Top 10 Hong Kong Street Foods That Expats Must Try

39469975 - hong kong, china - november 16, 2011: food vendors in mong kok, hong kong, selling street food for take away. these vendors offer some great street food, including fish balls, octopus legs, pig skin, red sausage.

The streets of Hong Kong are dotted with a busy mix of roadside food stalls and night markets that serve up a unique fusion of bite-sized goodness.

From the spicy and tangy to devilishly sweet, any Hong Kong culinary experience must entail a sampling of the city’s delectable street food.

The options are plentiful and often bizarre, but above all else register as delicious and memorable.

Here are our top 10 Hong Kong street foods for expats to savor.


  1. Curry Fish Balls

21525636 - curry flavor fish balls in bowl with clipping path

Deep-fried fish balls lathered in a sumptuous curry sauce make for pure street food joy.

There’s good reason that curry fish balls have been a central part of Hong Kong street cuisine since the 1950s.

While the percentage of actual fish content is often low, the first bite will quickly eradicate any lingering anxiety about their make-up.

Served on wooden skewers, curry fish balls are the perfect on-the-go snack to enjoy while traversing busy streets.


  1. Stinky Tofu

44364657 - eating fried stinky tofu on the street, china

As the name suggests, stinky tofu packs a punch to the nostrils.

But the good news is that this Hong Kong street food staple tastes a lot better than it smells.

The result of a fermentation process that incorporates fish, meat, milk and vegetables, this version rises above the blandness of regular tofu.

The taste can be further elevated with a side serving of sweet or chili sauce and pickled vegetables.

Never mind the confronting odor; clamp down your nose, open your mouth and indulge in this delicious street food fare.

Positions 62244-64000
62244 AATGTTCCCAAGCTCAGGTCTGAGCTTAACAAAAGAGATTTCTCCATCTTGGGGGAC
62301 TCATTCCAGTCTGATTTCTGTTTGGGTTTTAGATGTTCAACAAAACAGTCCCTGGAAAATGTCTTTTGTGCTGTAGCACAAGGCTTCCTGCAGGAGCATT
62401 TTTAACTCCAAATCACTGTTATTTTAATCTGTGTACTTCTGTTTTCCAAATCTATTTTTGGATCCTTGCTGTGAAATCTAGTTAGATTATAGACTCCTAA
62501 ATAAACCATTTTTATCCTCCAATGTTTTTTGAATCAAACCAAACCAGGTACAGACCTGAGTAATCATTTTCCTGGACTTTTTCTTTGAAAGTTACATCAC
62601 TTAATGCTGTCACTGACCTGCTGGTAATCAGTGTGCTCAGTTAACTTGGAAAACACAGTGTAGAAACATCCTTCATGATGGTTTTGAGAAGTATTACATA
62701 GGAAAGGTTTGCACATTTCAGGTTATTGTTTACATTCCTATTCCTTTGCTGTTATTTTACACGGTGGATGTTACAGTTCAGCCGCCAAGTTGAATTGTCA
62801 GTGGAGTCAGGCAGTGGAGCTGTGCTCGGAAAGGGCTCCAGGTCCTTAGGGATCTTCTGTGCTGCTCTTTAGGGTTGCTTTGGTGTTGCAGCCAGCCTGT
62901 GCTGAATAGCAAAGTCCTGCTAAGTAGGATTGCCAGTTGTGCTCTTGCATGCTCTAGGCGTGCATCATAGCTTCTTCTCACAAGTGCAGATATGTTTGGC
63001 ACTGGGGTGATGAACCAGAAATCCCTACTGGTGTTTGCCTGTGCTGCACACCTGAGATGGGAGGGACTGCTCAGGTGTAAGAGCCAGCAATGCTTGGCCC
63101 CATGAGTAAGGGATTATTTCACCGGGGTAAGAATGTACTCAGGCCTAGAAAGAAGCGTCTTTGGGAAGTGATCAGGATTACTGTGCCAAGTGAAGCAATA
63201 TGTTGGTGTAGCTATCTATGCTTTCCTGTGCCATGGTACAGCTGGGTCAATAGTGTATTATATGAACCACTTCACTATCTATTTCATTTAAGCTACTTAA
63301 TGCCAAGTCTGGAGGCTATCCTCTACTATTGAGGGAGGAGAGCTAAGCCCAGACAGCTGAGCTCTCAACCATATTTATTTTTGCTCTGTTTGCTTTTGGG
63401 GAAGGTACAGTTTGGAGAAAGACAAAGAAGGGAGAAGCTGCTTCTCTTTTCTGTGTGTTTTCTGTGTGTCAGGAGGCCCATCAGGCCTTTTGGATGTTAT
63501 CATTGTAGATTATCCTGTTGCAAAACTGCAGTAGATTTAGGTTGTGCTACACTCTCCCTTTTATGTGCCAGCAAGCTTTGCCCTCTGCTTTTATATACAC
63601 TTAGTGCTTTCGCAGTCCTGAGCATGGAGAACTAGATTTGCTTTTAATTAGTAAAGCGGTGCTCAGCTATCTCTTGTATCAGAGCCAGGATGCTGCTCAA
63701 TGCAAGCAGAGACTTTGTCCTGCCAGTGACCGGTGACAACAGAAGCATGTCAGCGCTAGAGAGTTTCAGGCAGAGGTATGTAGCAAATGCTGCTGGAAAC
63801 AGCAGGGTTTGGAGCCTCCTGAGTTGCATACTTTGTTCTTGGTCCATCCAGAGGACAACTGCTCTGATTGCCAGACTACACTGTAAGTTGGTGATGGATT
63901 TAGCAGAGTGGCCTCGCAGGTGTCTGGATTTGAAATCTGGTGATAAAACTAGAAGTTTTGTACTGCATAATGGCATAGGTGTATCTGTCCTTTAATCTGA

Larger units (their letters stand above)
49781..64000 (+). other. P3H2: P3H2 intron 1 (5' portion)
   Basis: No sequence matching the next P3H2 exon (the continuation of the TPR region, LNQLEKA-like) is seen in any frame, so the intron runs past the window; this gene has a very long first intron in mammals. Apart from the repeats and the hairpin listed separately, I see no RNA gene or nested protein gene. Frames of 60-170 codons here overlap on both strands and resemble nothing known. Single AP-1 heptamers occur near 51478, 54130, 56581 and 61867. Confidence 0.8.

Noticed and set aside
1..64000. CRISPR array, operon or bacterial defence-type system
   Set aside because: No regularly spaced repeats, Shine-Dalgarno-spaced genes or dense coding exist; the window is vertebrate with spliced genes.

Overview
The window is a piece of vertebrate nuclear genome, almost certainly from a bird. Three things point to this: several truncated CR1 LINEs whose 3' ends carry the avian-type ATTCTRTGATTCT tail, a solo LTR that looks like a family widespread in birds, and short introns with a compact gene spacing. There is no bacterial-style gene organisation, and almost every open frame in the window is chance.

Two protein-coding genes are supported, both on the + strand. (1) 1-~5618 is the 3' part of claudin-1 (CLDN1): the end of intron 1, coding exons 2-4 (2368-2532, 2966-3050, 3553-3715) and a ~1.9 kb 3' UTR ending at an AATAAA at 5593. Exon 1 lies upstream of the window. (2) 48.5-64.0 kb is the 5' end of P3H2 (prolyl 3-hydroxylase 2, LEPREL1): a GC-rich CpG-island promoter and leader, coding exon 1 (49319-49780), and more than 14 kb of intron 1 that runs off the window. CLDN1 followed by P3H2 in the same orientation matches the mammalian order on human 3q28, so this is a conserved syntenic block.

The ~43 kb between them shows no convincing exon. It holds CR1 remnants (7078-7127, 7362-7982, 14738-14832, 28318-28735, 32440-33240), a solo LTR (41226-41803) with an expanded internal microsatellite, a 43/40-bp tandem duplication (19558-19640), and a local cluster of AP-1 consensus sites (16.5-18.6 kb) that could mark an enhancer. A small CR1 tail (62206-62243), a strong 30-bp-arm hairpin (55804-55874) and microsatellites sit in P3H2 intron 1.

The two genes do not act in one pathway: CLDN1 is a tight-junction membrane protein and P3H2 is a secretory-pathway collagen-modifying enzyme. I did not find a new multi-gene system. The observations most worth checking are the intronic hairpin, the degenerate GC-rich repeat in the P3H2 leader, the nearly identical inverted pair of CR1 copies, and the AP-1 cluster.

1. Black Sesame Roll

If your sweet tooth comes calling, black sesame rolls can quickly appease it.

Nicknamed ‘film rolls’ thanks to their resemblance to the film used in old cameras, these refrigerated desserts are perfect for consumption on a warm summer day.

Black sesame paste is used to form a thin, sweet layer, which is rolled up, cooled and handed out like hot cakes by vendors across the city.

If accompanied by kids, this is a street food they will enjoy.


  1. Three Stuffed Treasures

Another skewered offering, three stuffed treasures are among the finest street treats available in Hong Kong.

The exact make-up of the three ingredients varies according to individual tastes, with bell pepper, eggplant, tofu, mushrooms, bitter gourd and sausage among the options to choose from.

Once selected, each component is stuffed with a salty, savory fish paste, deep fried and placed on a stick.

The end result is a lightly crisp vegetable or meat piece that contains a subtle fish flavor.

Just like the streets of Hong Kong, three stuffed treasures are vibrant, unique and thoroughly enjoyable.


  1. Noodles in a Bag

Walking down a sidewalk and gnawing on customized noodles that are served in a bag – if that isn’t the epitome of a Hong Kong street food experience, we don’t know what is.

Noodles in a bag may be the new kids on the block in Hong Kong, but this is another on-the-go snack that has wasted little time in becoming a street food favorite.